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Anal Chem. 2009 May 1;81(9):3576-84. doi: 10.1021/ac802536p.

Electrochemical sensor for catechol and dopamine based on a catalytic molecularly imprinted polymer-conducting polymer hybrid recognition element.

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  • 1Cranfield Health, Vincent Building, Cranfield University, Cranfield, Bedfordshire MK43 0AL, UK.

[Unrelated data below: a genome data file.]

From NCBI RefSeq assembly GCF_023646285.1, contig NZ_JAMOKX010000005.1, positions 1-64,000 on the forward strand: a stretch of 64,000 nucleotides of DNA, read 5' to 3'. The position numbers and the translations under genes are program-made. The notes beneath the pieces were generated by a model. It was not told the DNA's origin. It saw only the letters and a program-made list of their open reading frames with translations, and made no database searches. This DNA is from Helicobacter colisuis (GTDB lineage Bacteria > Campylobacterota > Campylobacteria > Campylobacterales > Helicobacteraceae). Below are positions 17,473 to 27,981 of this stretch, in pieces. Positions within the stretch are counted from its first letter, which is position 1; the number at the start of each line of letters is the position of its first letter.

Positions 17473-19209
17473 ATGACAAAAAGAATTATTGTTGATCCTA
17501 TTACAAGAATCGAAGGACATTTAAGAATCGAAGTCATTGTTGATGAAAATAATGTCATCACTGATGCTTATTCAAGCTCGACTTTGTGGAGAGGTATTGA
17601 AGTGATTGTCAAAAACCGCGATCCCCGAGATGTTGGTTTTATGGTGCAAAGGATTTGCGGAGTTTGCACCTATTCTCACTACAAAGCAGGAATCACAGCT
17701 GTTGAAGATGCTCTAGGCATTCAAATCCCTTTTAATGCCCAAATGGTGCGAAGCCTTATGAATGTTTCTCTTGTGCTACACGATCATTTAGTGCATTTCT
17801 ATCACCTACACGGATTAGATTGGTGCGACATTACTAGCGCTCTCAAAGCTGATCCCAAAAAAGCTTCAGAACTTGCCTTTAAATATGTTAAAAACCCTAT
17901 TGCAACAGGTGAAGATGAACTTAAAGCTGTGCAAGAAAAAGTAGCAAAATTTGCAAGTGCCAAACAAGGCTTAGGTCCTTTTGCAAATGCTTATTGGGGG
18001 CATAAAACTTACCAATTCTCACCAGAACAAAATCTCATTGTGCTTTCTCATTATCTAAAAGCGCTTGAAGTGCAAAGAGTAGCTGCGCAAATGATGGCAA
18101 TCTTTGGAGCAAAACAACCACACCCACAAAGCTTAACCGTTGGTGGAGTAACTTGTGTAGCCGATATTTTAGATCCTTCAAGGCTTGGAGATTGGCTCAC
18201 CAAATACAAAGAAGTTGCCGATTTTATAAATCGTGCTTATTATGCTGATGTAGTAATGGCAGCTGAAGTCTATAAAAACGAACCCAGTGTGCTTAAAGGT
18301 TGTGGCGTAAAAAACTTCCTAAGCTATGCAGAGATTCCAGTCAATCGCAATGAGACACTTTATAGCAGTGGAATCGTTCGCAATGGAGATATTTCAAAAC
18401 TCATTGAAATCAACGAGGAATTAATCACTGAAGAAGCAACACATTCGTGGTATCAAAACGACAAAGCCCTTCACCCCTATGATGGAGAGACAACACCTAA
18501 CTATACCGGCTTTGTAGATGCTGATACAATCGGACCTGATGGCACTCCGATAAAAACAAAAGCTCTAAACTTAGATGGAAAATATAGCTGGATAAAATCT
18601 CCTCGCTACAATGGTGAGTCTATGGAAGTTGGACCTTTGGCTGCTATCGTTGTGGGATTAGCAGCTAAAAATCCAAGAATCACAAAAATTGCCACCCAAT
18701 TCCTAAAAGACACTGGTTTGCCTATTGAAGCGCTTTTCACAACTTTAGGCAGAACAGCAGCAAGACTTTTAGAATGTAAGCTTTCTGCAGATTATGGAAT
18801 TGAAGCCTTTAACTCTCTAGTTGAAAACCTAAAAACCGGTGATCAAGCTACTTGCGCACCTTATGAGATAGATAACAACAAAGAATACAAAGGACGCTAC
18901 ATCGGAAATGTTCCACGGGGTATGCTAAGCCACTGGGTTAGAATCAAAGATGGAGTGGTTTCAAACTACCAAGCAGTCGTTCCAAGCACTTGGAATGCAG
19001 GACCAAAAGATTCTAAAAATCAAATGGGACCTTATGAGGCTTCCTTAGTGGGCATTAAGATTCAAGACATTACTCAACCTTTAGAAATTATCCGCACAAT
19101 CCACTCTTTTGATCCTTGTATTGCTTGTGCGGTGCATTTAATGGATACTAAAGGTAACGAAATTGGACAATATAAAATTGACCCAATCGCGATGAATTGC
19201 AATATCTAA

One of the difficulties with using molecularly imprinted polymers (MIPs) and other electrically insulating materials as the recognition element in electrochemical sensors is the lack of a direct path for the conduction of electrons from the active sites to the electrode. We have sought to address this problem through the preparation and characterization of novel hybrid materials combining a catalytic MIP, capable of oxidizing the template, catechol, with an electrically conducting polymer. In this way a network of "molecular wires" assists in the conduction of electrons from the active sites within the MIP to the electrode surface. This was made possible by the design of a new monomer that combines orthogonal polymerizable functionality; comprising an aniline group and a methacrylamide. Conducting films were prepared on the surface of electrodes (Au on glass) by electropolymerization of the aniline moiety. A layer of MIP was photochemically grafted over the polyaniline, via N,N'-diethyldithiocarbamic acid benzyl ester (iniferter) activation of the methacrylamide groups. Detection of catechol by the hybrid-MIP sensor was found to be specific, and catechol oxidation was detected by cyclic voltammetry at the optimized operating conditions: potential range -0.6 V to +0.8 V (vs Ag/AgCl), scan rate 50 mV/s, PBS pH 7.4. The calibration curve for catechol was found to be linear to 144 microM, with a limit of detection of 228 nM. Catechol and dopamine were detected by the sensor, whereas analogues and potentially interfering compounds, including phenol, resorcinol, hydroquinone, serotonin, and ascorbic acid, had minimal effect (< or = 3%) on the detection of either analyte. Non-imprinted hybrid electrodes and bare gold electrodes failed to give any response to catechol at concentrations below 0.5 mM. Finally, the catalytic properties of the sensor were characterized by chronoamperometry and were found to be consistent with Michaelis-Menten kinetics.

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